Another passage under consideration as we prepare for Holy Week is Matthew 27:46, which records Jesus saying while on the cross, “My God, my God, why have you forsaken me?” Not a few preachers and other interpreters of the Bible have concluded that because this is the moment in which Jesus takes on the sin of the world, God the Father’s presence departs from him. This interpretation is fraught with problems and there is an alternative interpretation that holds much more explanatory power.

In this text Jesus is citing Psalm 22:1. If we’re to read the entirety of that Psalm it is evident that Jesus doesn’t have only the first verse in mind, but all of Psalm 22. There are references in Psalm 22 that describe what Jesus was going through in the moments of his crucifixion. There are references to hands and feet being pierced, enemies dividing and gambling over clothing, being mocked, and being in utter despair.

This is no coincidence. By saying “My God, my God, why have your forsaken me?” Jesus is saying, “Pay attention to Psalm 22! What the David experienced in that Psalm is exactly what I’m experiencing now!”

But what is the implication of this? For starters, Jesus is identifying with David, the king whose line would produce the long-awaited Messiah. By quoting Psalm 22 Jesus is saying, “I’m the king you’ve been waiting for!” This is affirmed through the allusions to coronation in the crucifixion that come with the crown of thorns, being adorned (mockingly) in purple robes, and having a sign over his head reading, “King of the Jews.”

Again, Jesus is saying, “Although it may not seem so right now in this moment, I AM the King of the Davidic line that you’ve all been waiting for.” In other words, Jesus is offering a prophetic interpretation to Psalm 22.

Another implication of the correlation between Psalm 22 and Jesus’s death on the cross is trust in the midst of tremendous difficulty. If you’re to read Psalm 22 all the way though you would find that it’s a Psalm of trust. In this Psalm David is really saying, “Even though it feels as if I’ve been abandoned, and it looks as if I’ve been abandoned by God, I trust him entirely in the midst of these circumstances and believe that he has NOT abandoned me.” This brings an entirely different atmosphere to this saying of Jesus on the cross.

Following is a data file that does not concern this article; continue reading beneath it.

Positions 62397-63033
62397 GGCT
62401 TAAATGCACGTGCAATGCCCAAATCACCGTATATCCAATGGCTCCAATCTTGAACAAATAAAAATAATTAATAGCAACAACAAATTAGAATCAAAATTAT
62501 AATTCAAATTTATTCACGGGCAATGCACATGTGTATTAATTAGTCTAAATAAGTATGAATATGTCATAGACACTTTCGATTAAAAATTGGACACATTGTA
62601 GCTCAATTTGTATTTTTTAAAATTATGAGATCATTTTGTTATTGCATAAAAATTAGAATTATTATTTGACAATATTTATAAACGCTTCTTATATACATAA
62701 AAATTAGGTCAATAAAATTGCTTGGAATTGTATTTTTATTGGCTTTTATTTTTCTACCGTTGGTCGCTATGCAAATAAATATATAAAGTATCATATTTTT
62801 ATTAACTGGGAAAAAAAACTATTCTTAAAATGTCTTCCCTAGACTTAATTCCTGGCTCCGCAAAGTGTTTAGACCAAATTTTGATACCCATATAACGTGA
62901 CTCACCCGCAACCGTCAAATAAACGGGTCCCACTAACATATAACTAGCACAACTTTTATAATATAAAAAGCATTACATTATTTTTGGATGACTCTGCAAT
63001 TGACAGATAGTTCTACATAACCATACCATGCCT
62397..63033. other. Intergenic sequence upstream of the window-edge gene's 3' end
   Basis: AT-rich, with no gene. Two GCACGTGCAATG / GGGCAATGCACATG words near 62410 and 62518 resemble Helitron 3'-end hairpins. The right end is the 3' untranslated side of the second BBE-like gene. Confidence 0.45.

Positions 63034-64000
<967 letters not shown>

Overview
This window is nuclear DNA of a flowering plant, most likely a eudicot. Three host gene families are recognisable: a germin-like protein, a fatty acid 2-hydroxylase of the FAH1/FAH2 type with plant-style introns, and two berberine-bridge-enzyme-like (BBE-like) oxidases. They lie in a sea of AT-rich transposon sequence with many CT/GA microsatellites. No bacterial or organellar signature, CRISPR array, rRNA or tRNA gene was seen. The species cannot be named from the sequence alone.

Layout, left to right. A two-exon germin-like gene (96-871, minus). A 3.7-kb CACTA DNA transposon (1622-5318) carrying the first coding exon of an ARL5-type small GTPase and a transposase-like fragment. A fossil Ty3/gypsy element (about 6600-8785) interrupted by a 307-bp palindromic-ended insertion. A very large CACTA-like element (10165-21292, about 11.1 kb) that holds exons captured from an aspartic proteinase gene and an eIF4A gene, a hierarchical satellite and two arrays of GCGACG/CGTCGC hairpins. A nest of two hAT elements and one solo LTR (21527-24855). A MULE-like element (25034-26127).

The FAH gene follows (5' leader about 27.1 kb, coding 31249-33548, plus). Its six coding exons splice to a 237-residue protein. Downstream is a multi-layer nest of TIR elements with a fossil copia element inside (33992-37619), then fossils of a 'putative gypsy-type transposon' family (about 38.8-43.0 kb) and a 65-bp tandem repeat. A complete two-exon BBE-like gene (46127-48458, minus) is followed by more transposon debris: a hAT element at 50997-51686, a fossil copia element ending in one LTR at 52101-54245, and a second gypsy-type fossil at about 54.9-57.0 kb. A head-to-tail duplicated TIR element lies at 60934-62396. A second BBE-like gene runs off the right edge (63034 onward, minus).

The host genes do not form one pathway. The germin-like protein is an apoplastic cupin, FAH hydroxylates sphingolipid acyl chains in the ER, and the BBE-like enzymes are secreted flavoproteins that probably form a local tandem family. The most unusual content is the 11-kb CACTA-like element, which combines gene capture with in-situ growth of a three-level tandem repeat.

Jesus isn’t saying that God has abandoned him! In fact, he saying quite the opposite. He’s saying, “I know God has NOT abandoned me even though it may see that way right now.”

So what are our takeaways from this?

As we obey God, it will lead to trial and difficulty that is unbearable. And, in those moments, even though it may feel or seem as if God has led us into hell only to abandon us there, he has not abandoned us. In short, put your faith before your feelings. That’s what Jesus did has he hung on the cross in agony. God promises never to abandon us and he’s good to keep his word. No matter what the circumstances, put your faith before your feelings and remember that he never abandons us.


Matt Ayars

President of Wesley Biblical Seminary

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